To find out more about pigeon control and methods that can be used, check out our pigeon control section. We offer many alternatives including euthanasia, and would be happy to assist you with any of your pest bird or wildlife problems.

Flocks of geese, gulls, and other birds are invading air space and are causing a real safety threat for passengers of small planes. These flocks have been the number one cause of small plane crashes in the 21rst century, and have even caused some catastrophic plane crashes in the United States as well. There was a near miss in 2009 where a US Airways Flight hit a flock of geese and had to make an emergency landing on the Hudson River. Luckily there were no passenger fatalities, but this was a real wakeup call to the danger and potential severity of bird strikes. Approximately 17,000 bird strikes have been reported annually since 2011 and this number is expected to grow by roughly 10% each year without the intervention of a more effective method for bird control in these airspaces.

Previously, trained birds of prey or piloting drones have been flown around to eliminate flocks in airspace environments. But these methods can sometimes be unpredictable and costly. Once a flock perceives an erratic and immediate threat, they will no longer act as a flock, and will begin to act individually to evade danger. For this reason, Engineers at Caltech’s Center for Autonomous Systems and Technologies came up with the idea of autonomous herding drones.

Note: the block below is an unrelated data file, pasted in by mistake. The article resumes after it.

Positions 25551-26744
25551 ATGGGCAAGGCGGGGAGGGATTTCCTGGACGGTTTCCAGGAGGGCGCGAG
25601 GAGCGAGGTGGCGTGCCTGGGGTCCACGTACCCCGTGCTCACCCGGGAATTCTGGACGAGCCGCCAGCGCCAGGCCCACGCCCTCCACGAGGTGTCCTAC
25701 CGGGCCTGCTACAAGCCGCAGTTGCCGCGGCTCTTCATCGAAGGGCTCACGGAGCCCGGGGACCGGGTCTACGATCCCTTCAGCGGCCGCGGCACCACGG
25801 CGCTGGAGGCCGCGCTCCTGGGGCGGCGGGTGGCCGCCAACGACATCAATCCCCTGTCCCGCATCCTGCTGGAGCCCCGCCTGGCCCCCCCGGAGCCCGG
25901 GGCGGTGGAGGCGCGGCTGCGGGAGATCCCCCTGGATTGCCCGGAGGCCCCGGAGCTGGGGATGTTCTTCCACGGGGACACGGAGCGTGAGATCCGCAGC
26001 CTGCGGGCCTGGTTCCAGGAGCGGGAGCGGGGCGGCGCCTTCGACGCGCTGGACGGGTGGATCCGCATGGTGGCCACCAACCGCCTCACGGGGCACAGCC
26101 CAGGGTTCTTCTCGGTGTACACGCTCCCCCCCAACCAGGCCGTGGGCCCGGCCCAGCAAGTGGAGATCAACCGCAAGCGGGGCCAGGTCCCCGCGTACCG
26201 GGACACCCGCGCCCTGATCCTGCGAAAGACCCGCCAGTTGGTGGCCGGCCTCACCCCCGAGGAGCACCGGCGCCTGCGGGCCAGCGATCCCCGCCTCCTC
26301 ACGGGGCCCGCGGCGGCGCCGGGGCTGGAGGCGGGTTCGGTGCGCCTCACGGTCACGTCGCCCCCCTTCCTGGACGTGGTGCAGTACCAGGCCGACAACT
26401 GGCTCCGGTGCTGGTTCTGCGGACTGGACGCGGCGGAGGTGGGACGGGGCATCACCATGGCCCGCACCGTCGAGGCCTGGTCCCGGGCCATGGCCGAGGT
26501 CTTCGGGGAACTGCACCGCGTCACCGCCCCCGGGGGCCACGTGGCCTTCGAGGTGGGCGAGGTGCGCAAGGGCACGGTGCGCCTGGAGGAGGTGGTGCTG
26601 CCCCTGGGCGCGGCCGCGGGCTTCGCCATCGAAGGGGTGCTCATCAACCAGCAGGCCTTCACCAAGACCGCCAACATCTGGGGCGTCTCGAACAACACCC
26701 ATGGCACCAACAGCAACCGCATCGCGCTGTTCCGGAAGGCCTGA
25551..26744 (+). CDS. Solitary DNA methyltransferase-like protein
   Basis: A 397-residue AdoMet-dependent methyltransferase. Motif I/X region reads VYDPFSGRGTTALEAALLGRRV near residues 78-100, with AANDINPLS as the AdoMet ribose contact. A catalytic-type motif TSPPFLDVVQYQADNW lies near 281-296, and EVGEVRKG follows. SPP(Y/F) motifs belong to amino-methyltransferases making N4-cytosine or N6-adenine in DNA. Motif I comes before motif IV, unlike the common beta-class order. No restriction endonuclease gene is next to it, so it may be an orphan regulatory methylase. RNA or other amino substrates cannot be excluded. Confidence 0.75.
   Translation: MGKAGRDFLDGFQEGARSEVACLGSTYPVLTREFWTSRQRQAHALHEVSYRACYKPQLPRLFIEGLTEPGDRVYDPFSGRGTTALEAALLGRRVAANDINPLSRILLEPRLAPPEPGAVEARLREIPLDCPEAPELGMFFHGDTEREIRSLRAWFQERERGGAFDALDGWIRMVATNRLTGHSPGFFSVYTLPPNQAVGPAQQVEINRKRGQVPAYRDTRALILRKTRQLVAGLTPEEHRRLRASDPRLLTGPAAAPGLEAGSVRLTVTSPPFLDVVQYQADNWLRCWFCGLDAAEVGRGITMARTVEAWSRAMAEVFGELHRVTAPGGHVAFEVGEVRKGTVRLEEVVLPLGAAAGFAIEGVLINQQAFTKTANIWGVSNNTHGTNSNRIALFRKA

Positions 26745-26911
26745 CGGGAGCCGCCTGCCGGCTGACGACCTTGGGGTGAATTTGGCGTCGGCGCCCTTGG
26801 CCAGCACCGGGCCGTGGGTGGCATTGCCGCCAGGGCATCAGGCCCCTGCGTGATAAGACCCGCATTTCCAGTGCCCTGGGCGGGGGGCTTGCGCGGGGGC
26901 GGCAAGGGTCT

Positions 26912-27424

These autonomous herding drones have been designed to pose as an external threat to control unwanted birds in airspace environments. Without the presence of that immediate threat, a flock can be herded as a single body, moving in a single direction, responding and reciprocating the actions of the birds closest to the external threat and changing course accordingly.

The engineers that designed these drones specialize in autonomy and robotics. Their precise and accurate positioning reduces any chance of these birds acting individually. To determine these positions, a mathematical model of flocking dynamics was created. This model took into consideration many variables to optimize efficiency; the way flock formations are built and maintained, how threats are communicated from one bird to the next, and how these flocks respond to various threats coming from different angles. The main objective of this device is to ensure safe and effective removal of flocks from airspace environments.